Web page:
Port Jeff school district tackles summer repairs, BOCES

Port Jeff school district tackles summer repairs, BOCES

Graphic from PJSD website
By Aidan Johnson

The Port Jefferson School District Board of Education held its monthly meeting on Tuesday, July 11, at Edna Louise Spear Elementary School.

During the “old business” section, Superintendent of Schools Jessica Schmettan discussed several capital projects the voters approved in May 2022.

During the school year, the board has to get its plans approved by the New York State Education Department. Once approved, the projects can go out to bid.

A small section of the high school’s roof needs to be renovated and was awarded to a responsible bidder.

Elementary school pool

For the elementary school pool, even though NYSED approved it, the Suffolk County Board of Health still needs to approve it, asking for several redesigns of certain items, including where drainage sites are to be located. 

Therefore, the project could not go out to bid, and as of this meeting, the pool will likely not be getting done this summer.

The school budgeted $561,000 for bleachers, but the price is coming in at just under $1 million, with some of the bids being for a smaller-scale bleacher than the downsized 650 seats (there are currently around 1100 seats) that the school would prefer.

Continuing supply chain issues are also getting in the way, and the bleachers may take anywhere from 10 to 12 weeks for production.

The pool is still open for student use.

Middle school drainage/BOCES

The retaining wall and drainage for the middle school have yet to have a bid come in under the $2.3 million allocated from the capital reserves. 

Because of this, the board does not expect the retaining wall to be done this summer. The school architect is looking at redesigning the wall with poured concrete faced with stone instead of using pricier cinder blocks.

During the public comment section of the meeting, the parents of a child who will be attending the elementary school in the upcoming year expressed their concerns about the BOCES program that has been brought into the building.

‘Our primary concern is to keep things safe for all students.’ ­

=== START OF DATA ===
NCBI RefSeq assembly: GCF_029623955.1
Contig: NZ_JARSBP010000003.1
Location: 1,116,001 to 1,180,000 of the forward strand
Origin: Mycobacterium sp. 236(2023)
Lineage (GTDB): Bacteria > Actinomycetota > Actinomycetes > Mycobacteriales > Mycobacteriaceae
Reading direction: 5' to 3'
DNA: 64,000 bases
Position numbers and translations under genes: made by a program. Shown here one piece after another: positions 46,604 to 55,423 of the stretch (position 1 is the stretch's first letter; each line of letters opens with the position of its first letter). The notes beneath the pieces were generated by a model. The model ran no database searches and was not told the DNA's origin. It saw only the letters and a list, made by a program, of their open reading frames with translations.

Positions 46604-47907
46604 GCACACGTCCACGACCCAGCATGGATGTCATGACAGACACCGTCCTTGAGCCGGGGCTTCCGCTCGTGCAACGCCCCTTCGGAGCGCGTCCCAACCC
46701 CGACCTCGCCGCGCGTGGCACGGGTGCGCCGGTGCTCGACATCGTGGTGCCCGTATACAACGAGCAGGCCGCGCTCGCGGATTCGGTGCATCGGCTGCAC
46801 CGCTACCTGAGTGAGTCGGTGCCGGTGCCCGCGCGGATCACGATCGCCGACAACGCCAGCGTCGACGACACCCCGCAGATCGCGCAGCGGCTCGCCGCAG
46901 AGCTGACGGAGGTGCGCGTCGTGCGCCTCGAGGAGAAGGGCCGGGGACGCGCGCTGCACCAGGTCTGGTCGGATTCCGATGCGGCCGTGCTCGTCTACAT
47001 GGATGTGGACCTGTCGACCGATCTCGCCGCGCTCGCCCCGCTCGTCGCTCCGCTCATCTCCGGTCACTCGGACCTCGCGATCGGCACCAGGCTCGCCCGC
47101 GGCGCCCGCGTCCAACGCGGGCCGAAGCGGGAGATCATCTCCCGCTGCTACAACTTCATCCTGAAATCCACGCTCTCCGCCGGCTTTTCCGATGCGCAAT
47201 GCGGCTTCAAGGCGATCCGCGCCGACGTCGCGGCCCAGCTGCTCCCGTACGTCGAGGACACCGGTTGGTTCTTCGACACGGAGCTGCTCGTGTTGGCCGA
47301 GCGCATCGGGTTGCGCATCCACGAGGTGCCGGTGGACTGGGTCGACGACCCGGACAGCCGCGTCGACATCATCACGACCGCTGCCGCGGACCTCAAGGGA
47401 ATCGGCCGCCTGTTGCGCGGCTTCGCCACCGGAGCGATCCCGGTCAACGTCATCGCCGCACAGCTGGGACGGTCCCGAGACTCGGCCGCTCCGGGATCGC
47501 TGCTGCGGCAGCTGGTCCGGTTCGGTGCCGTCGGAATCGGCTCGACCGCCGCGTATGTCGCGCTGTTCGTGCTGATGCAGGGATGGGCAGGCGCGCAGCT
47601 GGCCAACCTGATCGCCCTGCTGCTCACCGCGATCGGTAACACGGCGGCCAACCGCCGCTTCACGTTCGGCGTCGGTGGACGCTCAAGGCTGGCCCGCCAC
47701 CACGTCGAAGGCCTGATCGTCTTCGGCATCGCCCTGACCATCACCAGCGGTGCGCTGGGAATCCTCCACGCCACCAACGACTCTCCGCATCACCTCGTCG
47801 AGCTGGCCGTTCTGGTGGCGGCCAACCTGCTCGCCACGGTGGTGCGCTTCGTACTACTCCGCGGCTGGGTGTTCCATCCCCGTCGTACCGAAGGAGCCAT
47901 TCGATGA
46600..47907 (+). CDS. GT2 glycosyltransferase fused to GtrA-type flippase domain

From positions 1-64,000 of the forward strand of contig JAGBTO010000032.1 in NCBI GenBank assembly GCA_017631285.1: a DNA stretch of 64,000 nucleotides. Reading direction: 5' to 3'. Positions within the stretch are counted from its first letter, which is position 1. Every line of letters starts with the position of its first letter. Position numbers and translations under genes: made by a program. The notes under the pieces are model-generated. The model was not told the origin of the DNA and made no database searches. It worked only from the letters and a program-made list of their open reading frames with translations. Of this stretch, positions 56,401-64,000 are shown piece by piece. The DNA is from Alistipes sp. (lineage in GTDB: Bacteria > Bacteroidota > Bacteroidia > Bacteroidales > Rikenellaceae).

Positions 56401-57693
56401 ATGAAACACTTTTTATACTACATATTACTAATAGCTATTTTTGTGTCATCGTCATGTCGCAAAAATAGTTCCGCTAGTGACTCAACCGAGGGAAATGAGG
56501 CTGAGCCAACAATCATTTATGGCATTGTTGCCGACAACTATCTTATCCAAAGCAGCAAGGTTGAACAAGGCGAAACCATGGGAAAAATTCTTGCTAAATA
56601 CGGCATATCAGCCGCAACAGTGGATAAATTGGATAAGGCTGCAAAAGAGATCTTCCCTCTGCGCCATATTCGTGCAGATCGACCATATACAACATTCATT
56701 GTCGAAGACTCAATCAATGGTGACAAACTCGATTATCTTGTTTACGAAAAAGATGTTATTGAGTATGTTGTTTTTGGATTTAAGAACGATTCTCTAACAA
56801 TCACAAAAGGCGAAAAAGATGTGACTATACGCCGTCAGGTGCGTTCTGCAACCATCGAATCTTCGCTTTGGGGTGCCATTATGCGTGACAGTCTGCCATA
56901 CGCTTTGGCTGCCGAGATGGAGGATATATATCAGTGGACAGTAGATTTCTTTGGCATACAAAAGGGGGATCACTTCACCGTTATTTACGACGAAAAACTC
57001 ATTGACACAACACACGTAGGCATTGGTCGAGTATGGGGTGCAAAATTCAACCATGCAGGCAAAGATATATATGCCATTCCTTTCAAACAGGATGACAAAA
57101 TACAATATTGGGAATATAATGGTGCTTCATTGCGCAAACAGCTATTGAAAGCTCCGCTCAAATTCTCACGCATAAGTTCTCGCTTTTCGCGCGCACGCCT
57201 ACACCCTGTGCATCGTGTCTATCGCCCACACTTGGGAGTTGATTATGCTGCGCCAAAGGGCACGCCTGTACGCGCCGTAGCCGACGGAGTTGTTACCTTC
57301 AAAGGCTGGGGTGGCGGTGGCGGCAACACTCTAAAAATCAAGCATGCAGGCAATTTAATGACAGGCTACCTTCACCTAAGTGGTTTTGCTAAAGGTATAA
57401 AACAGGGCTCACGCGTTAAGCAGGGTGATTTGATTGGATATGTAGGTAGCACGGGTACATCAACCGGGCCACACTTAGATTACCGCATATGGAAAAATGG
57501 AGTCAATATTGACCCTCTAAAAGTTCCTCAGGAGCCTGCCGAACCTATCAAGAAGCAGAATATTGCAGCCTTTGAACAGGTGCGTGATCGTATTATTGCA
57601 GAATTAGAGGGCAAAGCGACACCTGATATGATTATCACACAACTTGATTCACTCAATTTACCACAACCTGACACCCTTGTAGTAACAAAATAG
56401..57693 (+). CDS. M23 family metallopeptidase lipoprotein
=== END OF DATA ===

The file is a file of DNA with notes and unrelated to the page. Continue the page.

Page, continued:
— Ellen Boehm

Currently, BOCES is renting five classrooms as integrated for this summer and then four classrooms when September starts, Schmettan said in an interview.

“Those students will be integrated for recess, and then they will have gym, art and music with our teachers, but by themselves,” she said. “It adds revenue to the district and some differently abled children.”

The father of the child shared his worries about letting non-PJSD employees, along with the new students, have “unfettered access to this building,” he said.

“These are students that we don’t know, whose IEPs and potential issues we are not allowed to know by law,” the father said.

“We, as Port Jefferson, have no control over these particular students, and these are employees that are hired by BOCES, not Port Jefferson,” he added.

In response, BOE president Ellen Boehm said that over the past week, the school has been operational with the BOCES students, and there has not been a situation.

“Our primary concern is to keep things safe for all students,” she said. “At this time, there are no red flags.”

The Port Jefferson father responded that Boehm’s judgment was based on only one week in the summer when the Port Jeff students were not in attendance.

He also asserted that the BOCES agreement would not bring the district the financial benefit previously stated in the May meeting.

“Not including your potential chargebacks, Port Jeff will only see an average of $43,000 per year throughout the three-year lease, not the $105,000 that was estimated and listed in the budget proposals back in January as leases for Spring Street with no mention of Scraggy Hill,” he said.

However, Schmettan clarified why the board’s estimate is correct in her interview after the meeting, saying, “There’s a lease agreement for the actual space, which is what [he] was referring to, and then there are chargebacks for the teachers, so it does still estimate to about $100,000.”

“He is just estimating the cost of the actual physical space, but there’s also the cost of the employees associated that our teachers are providing instruction for,” the superintendent further explained.